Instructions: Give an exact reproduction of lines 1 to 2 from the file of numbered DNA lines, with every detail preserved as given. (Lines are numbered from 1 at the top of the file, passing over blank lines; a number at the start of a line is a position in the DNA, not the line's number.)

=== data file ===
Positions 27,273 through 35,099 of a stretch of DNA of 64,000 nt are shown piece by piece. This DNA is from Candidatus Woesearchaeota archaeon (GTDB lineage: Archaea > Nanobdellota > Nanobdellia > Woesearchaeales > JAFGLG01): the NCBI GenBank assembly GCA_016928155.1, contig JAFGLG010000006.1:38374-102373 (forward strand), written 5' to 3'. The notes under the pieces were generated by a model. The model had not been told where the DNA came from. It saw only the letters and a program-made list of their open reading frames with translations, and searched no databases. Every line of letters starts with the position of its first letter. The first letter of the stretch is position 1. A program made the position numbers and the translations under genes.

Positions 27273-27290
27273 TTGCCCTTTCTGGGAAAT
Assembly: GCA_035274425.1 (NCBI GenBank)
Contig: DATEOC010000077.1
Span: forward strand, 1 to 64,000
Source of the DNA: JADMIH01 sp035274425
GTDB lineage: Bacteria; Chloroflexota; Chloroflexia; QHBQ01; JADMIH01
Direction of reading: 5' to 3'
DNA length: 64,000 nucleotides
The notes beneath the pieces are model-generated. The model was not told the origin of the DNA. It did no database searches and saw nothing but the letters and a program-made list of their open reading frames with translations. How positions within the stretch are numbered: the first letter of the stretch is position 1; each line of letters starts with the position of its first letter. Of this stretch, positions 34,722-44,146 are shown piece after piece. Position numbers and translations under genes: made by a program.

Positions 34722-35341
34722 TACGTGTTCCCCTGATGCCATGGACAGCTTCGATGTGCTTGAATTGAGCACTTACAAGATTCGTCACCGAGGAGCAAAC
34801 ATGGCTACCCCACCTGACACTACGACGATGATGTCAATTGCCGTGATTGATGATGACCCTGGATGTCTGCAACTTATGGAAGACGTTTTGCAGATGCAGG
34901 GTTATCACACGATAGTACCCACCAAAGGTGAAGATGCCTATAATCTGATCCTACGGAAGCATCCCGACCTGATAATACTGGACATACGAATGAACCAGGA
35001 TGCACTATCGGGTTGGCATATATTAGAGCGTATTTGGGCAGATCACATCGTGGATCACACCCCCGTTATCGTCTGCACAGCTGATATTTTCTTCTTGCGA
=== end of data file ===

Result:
Positions 27,273 through 35,099 of a stretch of DNA of 64,000 nt are shown piece by piece. This DNA is from Candidatus Woesearchaeota archaeon (GTDB lineage: Archaea > Nanobdellota > Nanobdellia > Woesearchaeales > JAFGLG01): the NCBI GenBank assembly GCA_016928155.1, contig JAFGLG010000006.1:38374-102373 (forward strand), written 5' to 3'. The notes under the pieces were generated by a model. The model had not been told where the DNA came from. It saw only the letters and a program-made list of their open reading frames with translations, and searched no databases. Every line of letters starts with the position of its first letter. The first letter of the stretch is position 1. A program made the position numbers and the translations under genes.

Positions 27273-27290